73. 73. Integrated systems have more efficient resource utilization – as much as 40-50% less: ICU utilization *Rounded Source: Dartmouth Atlas of Health Care Region (HRR) La Crosse, WI Temple, TX Salt Lake City, UT Danville, PA Integrated average United States Miami, FL Los Angeles, CA Integrated systems Days* Ratio to benchmark (integrated average) 1.2 1.5 1.8 2.5 1.7 3.7 10.1 7.5 Benchmark 2.1 5.8 4.3
  74. 74. <ul><li>Fallacy 7: We individual citizens can do nothing ourselves to improve U.S. healthcare </li></ul>
  75. 75. Who can do more to improve U.S. healthcare? Members of Congress or you?
  76. 76. Healthcare is a minor determinant of the overall health of the population Source: McGinnis et al: “The Case For More Active Policy Attention To Health Promotion”, Health Affairs , Mar-Apr 2002 40% Behavior 10% Health Care 15% Social circumstance 5% Environmental exposures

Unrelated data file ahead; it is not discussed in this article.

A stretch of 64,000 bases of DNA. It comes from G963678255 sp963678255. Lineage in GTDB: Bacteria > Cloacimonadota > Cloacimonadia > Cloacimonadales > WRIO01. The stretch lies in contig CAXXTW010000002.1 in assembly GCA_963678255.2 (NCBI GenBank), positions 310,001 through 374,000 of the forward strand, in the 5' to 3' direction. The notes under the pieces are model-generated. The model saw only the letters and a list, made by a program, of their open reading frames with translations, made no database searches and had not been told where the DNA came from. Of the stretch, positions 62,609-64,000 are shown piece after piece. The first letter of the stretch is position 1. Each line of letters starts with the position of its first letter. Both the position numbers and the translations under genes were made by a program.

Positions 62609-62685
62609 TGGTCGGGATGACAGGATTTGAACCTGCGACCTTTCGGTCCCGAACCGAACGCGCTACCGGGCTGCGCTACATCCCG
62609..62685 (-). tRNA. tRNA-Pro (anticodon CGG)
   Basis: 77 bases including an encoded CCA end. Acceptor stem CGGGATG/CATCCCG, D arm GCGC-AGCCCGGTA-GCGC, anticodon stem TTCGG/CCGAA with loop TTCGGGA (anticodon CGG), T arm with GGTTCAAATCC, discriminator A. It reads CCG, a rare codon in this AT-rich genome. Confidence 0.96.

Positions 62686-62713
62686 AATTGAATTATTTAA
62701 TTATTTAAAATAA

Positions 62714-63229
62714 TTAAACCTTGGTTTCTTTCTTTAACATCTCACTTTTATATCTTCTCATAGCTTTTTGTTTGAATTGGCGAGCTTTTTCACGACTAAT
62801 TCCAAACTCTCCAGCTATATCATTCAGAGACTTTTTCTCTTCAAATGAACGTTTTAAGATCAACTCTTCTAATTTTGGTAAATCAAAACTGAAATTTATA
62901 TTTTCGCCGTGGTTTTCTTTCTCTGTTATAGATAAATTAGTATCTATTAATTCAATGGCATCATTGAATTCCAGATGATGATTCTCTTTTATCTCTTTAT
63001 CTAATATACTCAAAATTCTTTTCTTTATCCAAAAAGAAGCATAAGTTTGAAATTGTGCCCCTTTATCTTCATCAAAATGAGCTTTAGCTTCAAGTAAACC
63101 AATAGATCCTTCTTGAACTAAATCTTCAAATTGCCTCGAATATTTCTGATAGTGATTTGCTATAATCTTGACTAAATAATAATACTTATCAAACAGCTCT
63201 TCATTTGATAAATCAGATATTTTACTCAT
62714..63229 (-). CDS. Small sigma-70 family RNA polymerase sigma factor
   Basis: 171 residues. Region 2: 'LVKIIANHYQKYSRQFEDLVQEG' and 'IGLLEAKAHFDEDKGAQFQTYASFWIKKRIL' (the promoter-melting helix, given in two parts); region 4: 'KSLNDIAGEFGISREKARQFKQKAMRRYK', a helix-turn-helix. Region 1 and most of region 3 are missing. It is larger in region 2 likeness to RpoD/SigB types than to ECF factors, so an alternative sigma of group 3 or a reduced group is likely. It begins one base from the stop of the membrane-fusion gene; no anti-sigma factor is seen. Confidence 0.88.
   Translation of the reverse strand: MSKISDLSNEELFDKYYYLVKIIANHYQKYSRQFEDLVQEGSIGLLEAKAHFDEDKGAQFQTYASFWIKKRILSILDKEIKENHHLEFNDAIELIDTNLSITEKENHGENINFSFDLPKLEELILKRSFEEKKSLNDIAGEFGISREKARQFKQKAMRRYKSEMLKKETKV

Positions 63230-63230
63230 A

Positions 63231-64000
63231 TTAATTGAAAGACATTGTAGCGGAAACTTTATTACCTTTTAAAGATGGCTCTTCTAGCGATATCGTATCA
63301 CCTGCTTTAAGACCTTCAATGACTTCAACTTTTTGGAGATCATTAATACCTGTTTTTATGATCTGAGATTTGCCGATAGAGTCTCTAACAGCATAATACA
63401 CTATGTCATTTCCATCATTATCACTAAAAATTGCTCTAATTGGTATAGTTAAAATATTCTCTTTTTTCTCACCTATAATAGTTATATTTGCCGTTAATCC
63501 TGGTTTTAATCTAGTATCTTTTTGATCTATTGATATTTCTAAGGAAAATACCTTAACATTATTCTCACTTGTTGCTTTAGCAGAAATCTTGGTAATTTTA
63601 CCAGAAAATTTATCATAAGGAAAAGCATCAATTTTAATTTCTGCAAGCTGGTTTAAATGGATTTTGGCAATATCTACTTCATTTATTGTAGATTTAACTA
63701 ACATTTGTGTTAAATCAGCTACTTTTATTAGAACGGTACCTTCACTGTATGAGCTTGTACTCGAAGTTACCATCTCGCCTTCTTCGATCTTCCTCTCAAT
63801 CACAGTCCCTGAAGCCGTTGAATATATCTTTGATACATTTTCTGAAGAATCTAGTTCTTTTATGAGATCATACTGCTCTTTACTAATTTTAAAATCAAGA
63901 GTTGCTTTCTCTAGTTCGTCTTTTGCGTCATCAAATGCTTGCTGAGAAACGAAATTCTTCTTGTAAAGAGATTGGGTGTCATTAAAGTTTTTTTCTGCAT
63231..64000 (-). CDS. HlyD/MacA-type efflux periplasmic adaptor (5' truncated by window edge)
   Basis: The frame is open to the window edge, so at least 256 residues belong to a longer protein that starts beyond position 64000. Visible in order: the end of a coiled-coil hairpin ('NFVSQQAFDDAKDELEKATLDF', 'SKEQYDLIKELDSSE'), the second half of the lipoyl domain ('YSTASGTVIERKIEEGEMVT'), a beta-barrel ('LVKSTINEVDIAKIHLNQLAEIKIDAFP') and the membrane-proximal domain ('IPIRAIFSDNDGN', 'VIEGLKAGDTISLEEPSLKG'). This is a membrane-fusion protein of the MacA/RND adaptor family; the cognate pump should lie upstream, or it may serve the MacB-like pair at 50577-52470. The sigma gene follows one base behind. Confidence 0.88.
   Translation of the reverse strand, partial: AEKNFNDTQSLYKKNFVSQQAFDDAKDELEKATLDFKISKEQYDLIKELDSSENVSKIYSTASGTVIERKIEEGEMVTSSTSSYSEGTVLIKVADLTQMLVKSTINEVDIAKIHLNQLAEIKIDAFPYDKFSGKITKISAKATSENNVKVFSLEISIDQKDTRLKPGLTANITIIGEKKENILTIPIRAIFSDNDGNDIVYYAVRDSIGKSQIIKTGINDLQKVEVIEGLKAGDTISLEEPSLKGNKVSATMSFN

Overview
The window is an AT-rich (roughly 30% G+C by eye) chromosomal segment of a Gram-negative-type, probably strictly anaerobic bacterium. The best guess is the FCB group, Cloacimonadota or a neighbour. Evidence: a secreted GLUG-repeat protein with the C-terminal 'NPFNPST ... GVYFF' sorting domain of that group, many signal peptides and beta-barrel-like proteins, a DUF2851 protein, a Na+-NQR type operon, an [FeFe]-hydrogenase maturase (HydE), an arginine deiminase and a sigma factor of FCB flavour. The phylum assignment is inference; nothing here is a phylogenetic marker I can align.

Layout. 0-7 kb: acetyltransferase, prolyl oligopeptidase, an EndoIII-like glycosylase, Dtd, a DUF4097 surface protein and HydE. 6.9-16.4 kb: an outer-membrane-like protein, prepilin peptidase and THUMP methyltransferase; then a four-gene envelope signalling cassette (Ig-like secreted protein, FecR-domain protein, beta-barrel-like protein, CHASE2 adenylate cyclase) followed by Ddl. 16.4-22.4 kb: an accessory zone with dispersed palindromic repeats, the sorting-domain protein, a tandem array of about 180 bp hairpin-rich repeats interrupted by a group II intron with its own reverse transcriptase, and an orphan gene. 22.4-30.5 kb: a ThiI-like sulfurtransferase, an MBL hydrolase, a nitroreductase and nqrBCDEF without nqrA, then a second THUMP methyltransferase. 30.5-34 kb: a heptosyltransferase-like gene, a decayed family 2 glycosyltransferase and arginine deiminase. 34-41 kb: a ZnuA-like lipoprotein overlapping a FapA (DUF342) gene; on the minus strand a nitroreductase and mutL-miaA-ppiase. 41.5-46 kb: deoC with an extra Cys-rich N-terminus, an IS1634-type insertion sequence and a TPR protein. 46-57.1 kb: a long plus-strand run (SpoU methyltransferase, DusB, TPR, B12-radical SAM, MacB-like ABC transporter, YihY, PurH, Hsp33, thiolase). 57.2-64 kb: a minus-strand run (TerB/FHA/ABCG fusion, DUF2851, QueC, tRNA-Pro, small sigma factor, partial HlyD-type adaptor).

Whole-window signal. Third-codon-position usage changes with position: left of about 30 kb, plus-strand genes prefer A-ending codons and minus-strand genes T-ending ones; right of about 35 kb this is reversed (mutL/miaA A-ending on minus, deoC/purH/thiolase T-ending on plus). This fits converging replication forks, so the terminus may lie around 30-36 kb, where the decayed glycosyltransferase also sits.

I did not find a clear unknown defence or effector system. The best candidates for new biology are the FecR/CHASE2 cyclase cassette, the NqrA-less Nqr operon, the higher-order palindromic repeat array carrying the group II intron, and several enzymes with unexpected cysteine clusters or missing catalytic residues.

77. 77. Individual behavior is critical <ul><li>Not Smoking </li></ul><ul><li>Diet </li></ul><ul><li>Weight </li></ul><ul><li>Seat belts </li></ul><ul><li>Helmets </li></ul><ul><li>Follow treatments </li></ul><ul><ul><li>e.g., high blood pressure, high cholesterol, diabetes, etc. </li></ul></ul>
  78. 78. If we won’t do these with public education perhaps we should try financial incentives <ul><li>Safeway experience </li></ul>